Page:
DirectorWarren Beatty, Buck Henry
Release Date(s)1978 (November 30, 2021)
- Film/Program Grade: A-
- Video Grade: A-
- Audio Grade: B-
- Extras Grade: F
Heaven Can Wait is a 1978 romantic comedy that tells the story of Joe Pendleton (Warren Beatty), a quarterback for the Los Angeles Rams whose dreams of reaching the Superbowl are cut short in a fatal accident during training. On his way to heaven, he finds out that someone made a rookie mistake and he shouldn’t have died yet, so he’s offered the opportunity to return to Earth in a different body, and ends up in the body of the wealthy industrialist Leo Farnsworth instead. Pendleton can’t give up his dream of winning the Superbowl, so he decides to right the wrongs in Farnsworth’s life and train his new body to reach the same goal. Yet he finds that fate is a fickle mistress, and that there are angels on earth as well as in heaven...
Heaven Can Wait was Beatty’s first directorial effort, in this case working in collaboration with Buck Henry. Beatty co-wrote the screenplay with the legendary Elaine May (as well as the uncredited script doctor Robert Towne), based on—well, that’s where things get a little complicated. Heaven Can Wait bears no relationship to Ernst Lubitsch’s 1943 film of the same name, but is instead an ostensible remake of the 1941 film Here Comes Mr. Jordan, which was itself based on a 1938 play by Harry Segall called... Heaven Can Wait. (The game of musical titles continued when Segall’s play finally reached Broadway in 1946 under the title Wonderful Journey, where it quickly sank without a trace.) In all of the previous versions of the story, the protagonist was a boxer, and Beatty initially developed the project with the hopes of luring Muhammad Ali out of the ring and into the lead role. When that didn’t work out, Beatty took over the part of Joe Pendleton and reworked the script to turn him into a football player instead—Beatty was much more comfortable throwing a football than he was throwing a punch. He was a bit less comfortable making his directorial debut working both sides of the camera, which is why he brought in Henry to assist.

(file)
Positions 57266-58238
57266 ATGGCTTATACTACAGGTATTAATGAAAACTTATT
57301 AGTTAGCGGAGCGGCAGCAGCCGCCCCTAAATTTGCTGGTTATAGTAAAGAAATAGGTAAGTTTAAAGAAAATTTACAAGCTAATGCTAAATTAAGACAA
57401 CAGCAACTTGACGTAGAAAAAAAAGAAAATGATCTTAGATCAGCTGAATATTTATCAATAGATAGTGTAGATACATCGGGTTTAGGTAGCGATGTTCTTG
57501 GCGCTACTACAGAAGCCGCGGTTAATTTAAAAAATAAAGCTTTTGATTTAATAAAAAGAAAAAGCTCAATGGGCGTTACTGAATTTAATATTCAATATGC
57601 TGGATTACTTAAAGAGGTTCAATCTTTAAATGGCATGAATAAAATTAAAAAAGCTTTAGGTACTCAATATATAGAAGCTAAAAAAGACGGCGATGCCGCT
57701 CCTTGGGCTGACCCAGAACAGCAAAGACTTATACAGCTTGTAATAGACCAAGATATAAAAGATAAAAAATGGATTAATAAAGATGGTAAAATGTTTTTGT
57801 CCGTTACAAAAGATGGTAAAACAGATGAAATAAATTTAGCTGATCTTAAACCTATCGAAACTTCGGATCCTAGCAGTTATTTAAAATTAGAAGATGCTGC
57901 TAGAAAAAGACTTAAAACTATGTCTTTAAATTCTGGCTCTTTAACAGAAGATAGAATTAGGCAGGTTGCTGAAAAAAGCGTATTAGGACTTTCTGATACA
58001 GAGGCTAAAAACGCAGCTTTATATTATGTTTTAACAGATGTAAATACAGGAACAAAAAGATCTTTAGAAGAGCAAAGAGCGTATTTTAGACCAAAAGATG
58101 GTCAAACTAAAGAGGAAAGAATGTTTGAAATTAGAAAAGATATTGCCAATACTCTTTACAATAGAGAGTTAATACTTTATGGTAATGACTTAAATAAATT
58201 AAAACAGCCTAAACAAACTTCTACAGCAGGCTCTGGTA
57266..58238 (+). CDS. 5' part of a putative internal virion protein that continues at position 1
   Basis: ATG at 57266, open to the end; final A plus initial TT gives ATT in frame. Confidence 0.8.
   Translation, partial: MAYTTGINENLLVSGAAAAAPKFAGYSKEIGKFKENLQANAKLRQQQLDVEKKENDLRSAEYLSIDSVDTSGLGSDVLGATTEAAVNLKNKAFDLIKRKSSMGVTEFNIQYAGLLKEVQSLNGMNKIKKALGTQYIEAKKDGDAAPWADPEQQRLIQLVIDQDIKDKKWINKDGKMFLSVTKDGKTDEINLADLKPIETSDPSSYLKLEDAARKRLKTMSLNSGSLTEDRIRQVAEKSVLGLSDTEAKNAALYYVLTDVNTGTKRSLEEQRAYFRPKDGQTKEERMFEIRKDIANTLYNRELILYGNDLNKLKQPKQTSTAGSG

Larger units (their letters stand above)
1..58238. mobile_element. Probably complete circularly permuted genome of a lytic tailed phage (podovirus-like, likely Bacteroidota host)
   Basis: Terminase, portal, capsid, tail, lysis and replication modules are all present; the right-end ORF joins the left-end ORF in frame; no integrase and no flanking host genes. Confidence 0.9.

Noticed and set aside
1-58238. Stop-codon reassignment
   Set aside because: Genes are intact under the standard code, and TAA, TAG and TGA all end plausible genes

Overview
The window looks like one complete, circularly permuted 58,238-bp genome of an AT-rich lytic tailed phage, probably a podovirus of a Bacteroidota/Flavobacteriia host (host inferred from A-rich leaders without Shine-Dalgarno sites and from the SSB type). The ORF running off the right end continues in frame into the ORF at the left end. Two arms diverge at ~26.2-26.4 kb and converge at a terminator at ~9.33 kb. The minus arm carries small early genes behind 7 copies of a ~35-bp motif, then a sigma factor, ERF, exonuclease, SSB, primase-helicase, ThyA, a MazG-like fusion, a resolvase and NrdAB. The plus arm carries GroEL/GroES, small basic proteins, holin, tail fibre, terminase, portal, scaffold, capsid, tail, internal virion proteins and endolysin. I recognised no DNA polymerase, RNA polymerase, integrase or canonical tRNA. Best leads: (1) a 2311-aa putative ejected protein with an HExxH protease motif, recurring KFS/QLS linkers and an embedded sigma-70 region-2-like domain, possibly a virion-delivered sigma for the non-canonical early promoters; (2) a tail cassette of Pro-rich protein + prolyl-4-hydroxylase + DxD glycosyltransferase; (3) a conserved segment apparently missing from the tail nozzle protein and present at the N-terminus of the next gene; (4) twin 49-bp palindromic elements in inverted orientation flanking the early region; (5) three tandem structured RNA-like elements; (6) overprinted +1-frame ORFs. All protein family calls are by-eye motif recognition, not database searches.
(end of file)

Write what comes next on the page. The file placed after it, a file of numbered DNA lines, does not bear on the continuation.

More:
One of Beatty’s greatest strengths as a director has been his uncanny knack to surround himself with the strongest collaborators on both sides of the camera, and Heaven Can Wait was no exception. He’s been willing to take on risky passion projects like Reds and Bulworth, but he’s never taken any risks whatsoever in the actual filmmaking process. For Heaven Can Wait, in addition to working with the likes of Henry, May, Towne, cinematographer William A. Fraker, production designer Paul Sylbert, and composer Dave Grusin, he also assembled a fabulous cast. The film would be his third and final collaboration with the luminous Julie Christie, and the rest of the supporting cast includes James Mason, Jack Warden, Dyan Cannon, Charles Grodin, and Henry. Even the smaller parts are filled with memorable faces like Vincent Gardenia, Hamilton Camp, Arthur Malet, Dolph Sweet, R.G. Armstrong, John Randolph, and William Sylvester. The film also gains authenticity in the professional football milieu not just by licensing actual NFL teams like the Rams, but also by using real sports personalities like Dick Enberg, Curt Gowdy, and Deacon Jones.